Put your hand out the window as you drive down the road and steer it into the wind. Up, down, side to side. This is a metaphor for the way potential progresses. An opposing force improves steerage and elevates our abilities or exposes their limitations. Muscles and bones are strengthened by resistance work. The brain profits only when it is taxed. We cannot step into our potential unless there is a challenge to step up to. Potential cannot improve without being challenged. Looking at it from another extreme, the second oldest form of punishment (after isolation) is immobility. Standing perfectly still for long periods of time, is a form of torture. Simply put, we were built to be do-ers. When trying to find yourself, think about “thought” as the map, and “action” as the compass you use when treading about. Maps are necessary, but if you want to get somewhere, you just have to move.

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    The Tail of Tragedy ...

    Our Principle Violations

    As a corporate strategist, it was my job to pick out social and economic patterns that impacted our business or that our business could impact. Many trends sat outside the bounds of our business. Some were big and scary. I was so affected that I left that company and started the Nature of Business, hoping to help. I remain hopeful, if for no other reason than that human nature is often at its best when things are at their worst.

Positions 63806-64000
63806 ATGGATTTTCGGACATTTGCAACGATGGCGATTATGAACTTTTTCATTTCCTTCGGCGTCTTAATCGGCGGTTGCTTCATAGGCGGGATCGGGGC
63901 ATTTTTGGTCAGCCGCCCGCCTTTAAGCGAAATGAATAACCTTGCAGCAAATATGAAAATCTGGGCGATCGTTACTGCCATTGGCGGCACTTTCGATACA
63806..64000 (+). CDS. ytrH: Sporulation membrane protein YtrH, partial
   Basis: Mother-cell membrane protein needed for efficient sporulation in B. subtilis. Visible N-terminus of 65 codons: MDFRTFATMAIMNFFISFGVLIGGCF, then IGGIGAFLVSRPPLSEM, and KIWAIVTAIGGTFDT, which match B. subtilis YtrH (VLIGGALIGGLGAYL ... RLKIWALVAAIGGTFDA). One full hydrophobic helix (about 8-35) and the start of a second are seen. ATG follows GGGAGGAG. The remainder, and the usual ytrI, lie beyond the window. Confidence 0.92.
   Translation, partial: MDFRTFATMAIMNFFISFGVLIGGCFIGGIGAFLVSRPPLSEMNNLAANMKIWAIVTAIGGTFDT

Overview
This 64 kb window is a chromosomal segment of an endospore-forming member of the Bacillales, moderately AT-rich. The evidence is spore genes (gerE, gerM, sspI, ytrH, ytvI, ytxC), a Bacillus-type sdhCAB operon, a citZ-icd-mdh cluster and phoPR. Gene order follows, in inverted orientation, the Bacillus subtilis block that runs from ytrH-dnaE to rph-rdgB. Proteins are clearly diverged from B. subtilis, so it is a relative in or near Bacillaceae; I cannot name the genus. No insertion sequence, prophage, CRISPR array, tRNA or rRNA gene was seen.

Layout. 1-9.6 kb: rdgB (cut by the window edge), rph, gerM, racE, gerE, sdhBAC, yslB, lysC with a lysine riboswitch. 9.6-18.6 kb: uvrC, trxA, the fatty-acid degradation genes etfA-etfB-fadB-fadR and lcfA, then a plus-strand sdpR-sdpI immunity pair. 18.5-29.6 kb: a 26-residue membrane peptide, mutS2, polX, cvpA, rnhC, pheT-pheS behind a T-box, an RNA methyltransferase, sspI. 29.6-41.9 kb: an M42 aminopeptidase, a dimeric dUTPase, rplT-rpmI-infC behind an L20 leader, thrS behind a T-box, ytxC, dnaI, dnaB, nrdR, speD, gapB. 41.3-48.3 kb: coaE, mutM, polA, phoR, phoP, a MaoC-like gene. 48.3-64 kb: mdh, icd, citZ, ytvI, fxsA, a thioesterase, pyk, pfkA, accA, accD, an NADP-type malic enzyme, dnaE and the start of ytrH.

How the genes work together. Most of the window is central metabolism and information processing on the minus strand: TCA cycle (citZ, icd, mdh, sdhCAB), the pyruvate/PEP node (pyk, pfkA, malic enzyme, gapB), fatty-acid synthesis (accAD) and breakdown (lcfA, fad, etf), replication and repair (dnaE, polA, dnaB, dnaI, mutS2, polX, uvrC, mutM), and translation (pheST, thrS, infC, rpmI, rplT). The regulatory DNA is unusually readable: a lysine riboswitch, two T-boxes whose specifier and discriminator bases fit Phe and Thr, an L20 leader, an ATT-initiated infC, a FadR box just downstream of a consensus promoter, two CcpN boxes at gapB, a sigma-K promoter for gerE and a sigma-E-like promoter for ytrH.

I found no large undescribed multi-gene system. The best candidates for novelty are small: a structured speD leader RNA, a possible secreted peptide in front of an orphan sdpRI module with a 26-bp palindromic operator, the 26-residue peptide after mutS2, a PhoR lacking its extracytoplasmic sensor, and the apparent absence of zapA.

Here are some of the biggies as I see/saw them …

    Many things in nature grow at a geometric rate. So it is with the pace of change. Complexity, in its simplest definition, means that there is a lot of stuff, and that stuff is moving a lot faster, and all the individual pieces are having an impact on each other.

    - - With complexity, you get lots of unintended, even unimaginable, consequences. The pieces are connected, so if you move one, you are impacting many. The way we behave today, will have consequences we can’t imagine – for better or worse. S--t will happen.
    - - With complexity, we know more as a group, but less as individuals. As the body of human knowledge grows, proportionately, we have less of it. The wisdom of the group will become more important.